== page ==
> Ans: The king, having left the palace, speaks with
> the minister.
> 11. Sunakho udaka.m pivitvaa gehamhaa nikkhamma
> magge sayati.
> sunakho = dog (nom.)
> udaka.m = water (acc.)
> pivitvaa = having drunk
> gehamhaa = house (abl.)
> nikkhamma = having left
> magge = road (loc.)
> sayati = sleeps
> Ans: The dog, having drunk water and left the house,
> sleeps on the
> 12. Sama.naa bhuupaalassa uyyaane sannipatitvaa
> dhamma.m bhaasanti.
> Ans: The monks, having assembled in the king's park,
> speak/talk about
> 13. Putto nahaatvaa bhatta.m bhutvaa ma~nca.m
> aaruyha sayati.
> Ans: The son, having eaten the rice and bathed,
> climbs/gets onto the
> bed and sleeps.
> 14. Vaa.nijaa diipamhaa nagara.m aagamma aacariyassa
> gehe vasanti.
> Ans: Merchants, having come to the city from the
> island, live in the
> teacher's house.
> 15. Rajako vatthaani dhovitvaa putta.m pakkosati.
> Ans: The washerman, having washed the clothes, calls
> his son.
> 16. Vaanaraa rukkhehi oruyha uyyaane aahi.n.danti.
> Ans: Monkeys, having descended from trees, wander in
> the park.
> 17. Migaa vanamhi aahi.n.ditvaa pa.n.naani
> Ans: Deer (plur.), having wandered in the forest,
> eat leaves.
> 18. Kumaaro nayanaani dhovitvaa suriya.m passati.
> Ans: The boy, having washed his eyes, sees the sun.
> 19. Naavikassa mittaa nagarasmaa bha.n.daani aadaaya
> Ans: The sailor's friends, having taken goods from
> the city, come to
> the village.
> 20. Daarako khiira.m pivitvaa gehamhaa nikkhamma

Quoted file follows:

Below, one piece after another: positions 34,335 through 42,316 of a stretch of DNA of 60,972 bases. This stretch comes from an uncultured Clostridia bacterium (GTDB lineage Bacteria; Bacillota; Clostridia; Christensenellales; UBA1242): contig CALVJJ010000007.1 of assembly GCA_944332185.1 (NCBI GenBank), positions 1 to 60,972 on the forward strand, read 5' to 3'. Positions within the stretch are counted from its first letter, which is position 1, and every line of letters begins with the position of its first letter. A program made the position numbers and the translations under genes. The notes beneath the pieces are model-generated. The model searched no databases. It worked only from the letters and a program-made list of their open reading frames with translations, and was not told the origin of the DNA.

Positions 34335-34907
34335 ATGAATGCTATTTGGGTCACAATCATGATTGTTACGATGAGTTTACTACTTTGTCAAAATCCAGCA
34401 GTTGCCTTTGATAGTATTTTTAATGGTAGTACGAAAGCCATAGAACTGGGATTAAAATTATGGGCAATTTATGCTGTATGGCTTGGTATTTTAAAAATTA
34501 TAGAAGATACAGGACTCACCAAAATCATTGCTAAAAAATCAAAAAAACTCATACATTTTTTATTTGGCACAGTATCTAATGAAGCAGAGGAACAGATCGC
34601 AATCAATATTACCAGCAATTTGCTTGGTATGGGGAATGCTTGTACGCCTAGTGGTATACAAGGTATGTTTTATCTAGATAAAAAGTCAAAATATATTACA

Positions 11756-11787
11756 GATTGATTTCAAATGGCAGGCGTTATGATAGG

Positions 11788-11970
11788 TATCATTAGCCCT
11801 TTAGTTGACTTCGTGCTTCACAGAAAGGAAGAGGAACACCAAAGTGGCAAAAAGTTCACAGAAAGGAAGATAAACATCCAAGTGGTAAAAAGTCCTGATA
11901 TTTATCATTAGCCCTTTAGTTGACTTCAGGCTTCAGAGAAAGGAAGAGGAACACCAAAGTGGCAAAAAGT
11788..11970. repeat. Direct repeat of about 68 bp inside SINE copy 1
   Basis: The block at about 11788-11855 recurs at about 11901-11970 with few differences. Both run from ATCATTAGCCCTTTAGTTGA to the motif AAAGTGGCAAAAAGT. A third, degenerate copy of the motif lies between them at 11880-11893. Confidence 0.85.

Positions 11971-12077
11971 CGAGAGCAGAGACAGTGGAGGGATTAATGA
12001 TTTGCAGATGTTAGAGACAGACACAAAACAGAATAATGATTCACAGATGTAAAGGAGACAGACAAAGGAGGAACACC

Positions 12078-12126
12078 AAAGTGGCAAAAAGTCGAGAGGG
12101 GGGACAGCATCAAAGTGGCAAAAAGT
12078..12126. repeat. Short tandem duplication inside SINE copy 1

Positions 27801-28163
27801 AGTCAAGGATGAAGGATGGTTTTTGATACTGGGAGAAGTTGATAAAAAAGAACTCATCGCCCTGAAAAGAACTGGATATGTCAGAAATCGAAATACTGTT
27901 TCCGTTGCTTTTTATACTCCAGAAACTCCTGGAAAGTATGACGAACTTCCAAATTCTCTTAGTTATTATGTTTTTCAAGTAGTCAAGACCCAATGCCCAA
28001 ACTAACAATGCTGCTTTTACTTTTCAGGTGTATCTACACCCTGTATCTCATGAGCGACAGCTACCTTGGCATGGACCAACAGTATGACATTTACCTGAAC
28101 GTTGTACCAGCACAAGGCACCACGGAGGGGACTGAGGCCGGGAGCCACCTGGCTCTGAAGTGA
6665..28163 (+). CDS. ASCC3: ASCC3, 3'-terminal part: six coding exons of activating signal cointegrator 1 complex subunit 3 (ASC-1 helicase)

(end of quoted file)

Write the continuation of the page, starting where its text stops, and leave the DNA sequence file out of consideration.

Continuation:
> Ans: The child, having drunk milk and left the
> house, laughs.
> 21. Virtuous/good men, having given alms and
> protected virtues, go to
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- Dear all,
I've been absent since November as I was somewhat busy then for our Kathina day (18 Nov) and after that on some other matters, including a much needed meditation retreat. I've also been spending much time in learning and memorizing the Patimokkha under the guidance of my acariya, Ven. Aggacitta Bhikkhu. I'm at the end of Sanghadisesa now. The Pali does appear rather different from what I've learnt in "Pali Primer".
Anyway, here's my very, very belated comments on Yong Peng's notes.
As mentioned earlier, Lesson 14 is (relatively) a breeze. This chapter however give us some interesting Pali food for thought.
At 10:20 PM 13-11-01, Ong Yong Peng wrote:
>Translate into English:My teacher's answer:
>7. Pu~n~na.m kaatu.m icchantaa tumhe sappurisaa paapamitte
>pu~n~na.m = merit (acc.)
>kaatu.m = to do
>icchantaa = wishing
>tumhe = you
>sappurisaa = good men (nom.)
>paapamitte = evil friends (acc.)
>ovadissatha = will advise
>Ans: Wishing to do merit, you good men will advise evil/wicked
You good/virtuous men who wish to do merit shall advise evil/wicked friends.
I think there's an important difference in meaning. If the Pali sentence were to have been
pu~n~na.m kaatu.m icchantaa
sappurisaa paapamitte ovadissatha.
then the English translation would be as given, i.e.,
Wishing to do merit, you good men will advise evil/wicked friends.
or, to put it in a different way,
You good men, wishing to do merit, will advise evil/wicked friends.
>14. Buddhe pasiiditvaa upaasako devaputto hutvaa saggaloke uppajjati.Literally, "devaputta" means a deity's son or god's son (Jesus Christ?!). But it's actually just something like saying "Sakyaputta", which means "Sakyan son". I get the idea that it connote something like an "offspring of the Sakyan clan". In the same way, I think "devaputta" carries the idea of "a son of the deva community", and not the literal "son of a deity". Would appreciate any differing opinions.
>devaputto = deity (acc.)